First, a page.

Propagating your golden pothos
If you’ve got those trimmed-off pieces and you’re wondering how to propagate a golden pothos from them, it might not be as difficult as you think. As long as the cutting is healthy and between four and six inches with four or more leaves spanning that section of the vine, it’s viable for propagation.
A golden pothos can be propagated with cuttings in two different ways. The first, more commonly seen method is by placing the cut ends of stems in water. You can use a glass, a jar, a bottle, anything that has a bit of room to allow roots to grow! Once in the container of water, the cuttings should be placed in an area that receives lots of indirect lighting. Roots should begin to show after about a month, if not sooner, if propagation is successful, and then they’re ready to be planted in soil (or grown in the water).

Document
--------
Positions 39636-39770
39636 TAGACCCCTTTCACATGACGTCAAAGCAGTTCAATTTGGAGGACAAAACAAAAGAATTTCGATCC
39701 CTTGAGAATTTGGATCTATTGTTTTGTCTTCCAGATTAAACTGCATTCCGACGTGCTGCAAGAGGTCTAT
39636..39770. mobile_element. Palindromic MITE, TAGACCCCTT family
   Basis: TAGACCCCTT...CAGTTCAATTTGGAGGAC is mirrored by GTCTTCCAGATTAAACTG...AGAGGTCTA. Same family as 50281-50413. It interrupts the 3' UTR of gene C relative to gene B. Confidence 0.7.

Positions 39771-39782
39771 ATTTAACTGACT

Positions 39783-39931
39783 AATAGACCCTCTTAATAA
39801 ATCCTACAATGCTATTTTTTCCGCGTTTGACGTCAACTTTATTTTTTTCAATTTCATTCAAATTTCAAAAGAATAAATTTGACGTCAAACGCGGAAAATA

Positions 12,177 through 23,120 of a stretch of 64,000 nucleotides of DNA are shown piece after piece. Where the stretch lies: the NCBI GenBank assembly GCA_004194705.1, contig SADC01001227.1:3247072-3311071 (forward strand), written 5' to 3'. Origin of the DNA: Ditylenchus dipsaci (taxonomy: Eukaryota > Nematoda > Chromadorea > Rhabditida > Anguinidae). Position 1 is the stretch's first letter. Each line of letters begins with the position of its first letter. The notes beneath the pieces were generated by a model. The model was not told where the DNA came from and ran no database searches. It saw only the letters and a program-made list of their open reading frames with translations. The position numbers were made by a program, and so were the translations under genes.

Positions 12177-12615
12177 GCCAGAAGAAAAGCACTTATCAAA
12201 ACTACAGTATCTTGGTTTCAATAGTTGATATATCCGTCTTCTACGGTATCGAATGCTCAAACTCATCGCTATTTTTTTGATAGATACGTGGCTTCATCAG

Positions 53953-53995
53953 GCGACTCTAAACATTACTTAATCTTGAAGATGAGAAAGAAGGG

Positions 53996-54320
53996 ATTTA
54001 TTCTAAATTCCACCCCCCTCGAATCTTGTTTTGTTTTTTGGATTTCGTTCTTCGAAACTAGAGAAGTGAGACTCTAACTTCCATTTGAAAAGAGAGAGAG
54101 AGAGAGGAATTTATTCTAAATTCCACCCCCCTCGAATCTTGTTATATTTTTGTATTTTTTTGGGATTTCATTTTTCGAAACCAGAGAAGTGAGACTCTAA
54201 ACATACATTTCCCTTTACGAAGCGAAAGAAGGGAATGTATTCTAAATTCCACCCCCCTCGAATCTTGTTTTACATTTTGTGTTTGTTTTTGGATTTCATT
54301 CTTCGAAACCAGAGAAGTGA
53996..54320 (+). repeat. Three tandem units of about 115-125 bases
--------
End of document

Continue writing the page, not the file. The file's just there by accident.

The other method is by taking the cuttings, dipping the cut ends in a rooting hormone up to the first set of root nodes, and setting them on a mixture that’s half peat moss and half perlite. The soil should be kept moist, and like the above method, the cuttings should be kept in indirect sunlight. You should see roots form from successful cuttings after about a month.
Growing a golden pothos isn’t too difficult, and often they’re regarded as one of the best beginner plants because of their high tolerance and hardiness to some neglect. If you’re looking for a beautiful cascading houseplant for your bathroom or that one spot on the shelf you don’t know what to do with, this may be the plant for you.